It was November. In Columbus. And it wasn’t even the winning goal. Yet. Still, when David Desharnais used his patented fake-shot move to deceive Blue Jackets goalie Curtis McElhinney and put his team ahead in the shootout, Montreal Canadiens players shot up from their bench like it was spring-loaded. Maybe they sensed things were about to change for the most-maligned man on the club.
The tally, which stood up as the game-winner, definitely draws a sharp before-and-after line through Desharnais’ season. The 27-year-old centre had posted a single assist through 17 games, which is why he was a healthy scratch in two of four contests preceding the affair in Columbus. Since then, Desharnais has leveraged his creativity and a long-standing chemistry with close friend Max Pacioretty to notch 43 points in his past 52 games. The goal versus the Jackets is also one of three game-deciding shootout markers for Desharnais, who’s gone more than two games without a point just once since his miserable start.
The production is wonderful, but the undrafted playmaker must know by now he’s always just a short slump away from hearing the same torrent of criticism that’s marked his entire hockey journey. It’s all well-covered ground by now. The only difference is, with each rough patch he endures, Desharnais grows more resilient, which allows him to remain focused on doing in the NHL what he’s done at every level of hockey leading up to the big leagues—pass his way to points.
In both the American Hockey League and NHL, Pacioretty has been the primary benefactor of Desharnais’ dishes. The two have essentially grown up as professional hockey players together, first finding a passer-shooter bond while cutting their teeth with the Hamilton Bulldogs, then establishing themselves as NHLers on the same line with Montreal in 2011-12, when Pacioretty notched a career-high 33 goals and Desharnais potted his best season with 60 points on the strength of 44 assists.
“It’s one of those things that people might not believe, but when you’re on the ice with him and you see how unselfish he is and the plays he makes, everyone always wants to be on his line,” Pacioretty said. “I’ve just been fortunate enough to have been playing with him over the years.”
The skepticism Pacioretty refers to is, of course, largely rooted in Desharnais’ five-foot-seven stature. That, combined with below-average skating, made it pretty easy for NHL teams to pass on him at multiple drafts. Sure, he was putting up big numbers with the Chicoutimi Sagueneens of the QMJHL, but for some hockey people, points in the offence-oriented “Q” should come with a conversation rate to more accurately portray a player’s worth.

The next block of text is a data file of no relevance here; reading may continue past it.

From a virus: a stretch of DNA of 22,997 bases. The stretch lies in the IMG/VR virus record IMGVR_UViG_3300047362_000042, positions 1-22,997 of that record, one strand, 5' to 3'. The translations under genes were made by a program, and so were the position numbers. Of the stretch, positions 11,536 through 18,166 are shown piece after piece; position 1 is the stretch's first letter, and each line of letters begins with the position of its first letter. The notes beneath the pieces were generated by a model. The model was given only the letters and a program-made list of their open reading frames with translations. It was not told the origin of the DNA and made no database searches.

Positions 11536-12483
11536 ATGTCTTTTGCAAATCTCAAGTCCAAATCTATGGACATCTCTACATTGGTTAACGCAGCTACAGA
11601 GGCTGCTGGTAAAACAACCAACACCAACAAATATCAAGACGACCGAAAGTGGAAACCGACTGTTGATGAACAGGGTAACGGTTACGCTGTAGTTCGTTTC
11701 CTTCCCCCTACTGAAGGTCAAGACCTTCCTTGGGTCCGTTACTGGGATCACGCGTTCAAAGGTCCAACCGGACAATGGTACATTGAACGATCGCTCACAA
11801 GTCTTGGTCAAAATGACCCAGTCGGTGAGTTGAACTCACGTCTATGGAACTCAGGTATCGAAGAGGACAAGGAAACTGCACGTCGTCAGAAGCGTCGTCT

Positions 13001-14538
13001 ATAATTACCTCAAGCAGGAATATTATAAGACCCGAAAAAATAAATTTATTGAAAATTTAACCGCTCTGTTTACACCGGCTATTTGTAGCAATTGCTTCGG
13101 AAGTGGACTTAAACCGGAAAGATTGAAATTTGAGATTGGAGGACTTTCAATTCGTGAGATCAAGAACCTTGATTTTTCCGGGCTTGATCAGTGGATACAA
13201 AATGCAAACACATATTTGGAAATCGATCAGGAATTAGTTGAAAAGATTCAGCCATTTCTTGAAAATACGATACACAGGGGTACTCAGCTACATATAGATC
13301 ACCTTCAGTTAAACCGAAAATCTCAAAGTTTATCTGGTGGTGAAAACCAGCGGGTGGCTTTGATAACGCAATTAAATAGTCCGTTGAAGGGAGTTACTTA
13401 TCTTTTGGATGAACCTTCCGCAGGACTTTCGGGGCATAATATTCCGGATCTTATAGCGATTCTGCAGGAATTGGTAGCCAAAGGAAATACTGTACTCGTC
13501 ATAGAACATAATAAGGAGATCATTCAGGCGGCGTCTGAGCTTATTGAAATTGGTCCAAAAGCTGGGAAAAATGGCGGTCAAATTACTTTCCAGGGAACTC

But Desharnais did make at least one believer in Chicoutimi. In addition to being an assistant and head coach with the Canadiens from 2005-09, Guy Carbonneau was part of the Sagueneens’ ownership group. He convinced the Habs to give Desharnais a look, which eventually resulted in a two-way contract in 2008. An MVP season in the ECHL gave Desharnais an AHL shot, and by his second season with Hamilton, he was improving his footwork, while putting up numbers that well exceeded a point-per-game rate.
“He’s got great vision,” said Carbonneau.
Last year was Desharnais’ third NHL campaign and, seeing a long-term fit, Habs GM Marc Bergevin inked him to a four-year, $14-million contact extension. That came despite uneven production in the lockout-shortened year, so when Desharnais started this season in a death spiral, acrimony accumulated fast. Knocks from fans and media are one thing, but when newly elected Montreal mayor Denis Corderre tweeted the Habs should give Desharnais a one-way ticket back to the minors, it signaled a whole other level of irrational venting. That’s when the off-ice component of his connection with Pacioretty came up big.
“To have a guy like Max who always believed in him and always wanted to play with him, that definitely helped,” Carbonneau said.
Pacioretty—who endured his own incredible adversity by overcoming a fractured vertebrae three years ago—says, like a give-and-go pass, the support works both ways. November was simply Pacioretty’s turn to pick up a buddy who’s done more than most just to carve out an NHL career.
“There was zero doubt in my mind he would bounce back,” he said. “That’s all he does is prove people wrong.”
Or—in the case of teammates who seem overly exuberant at the site of a shootout goal—prove some of them right.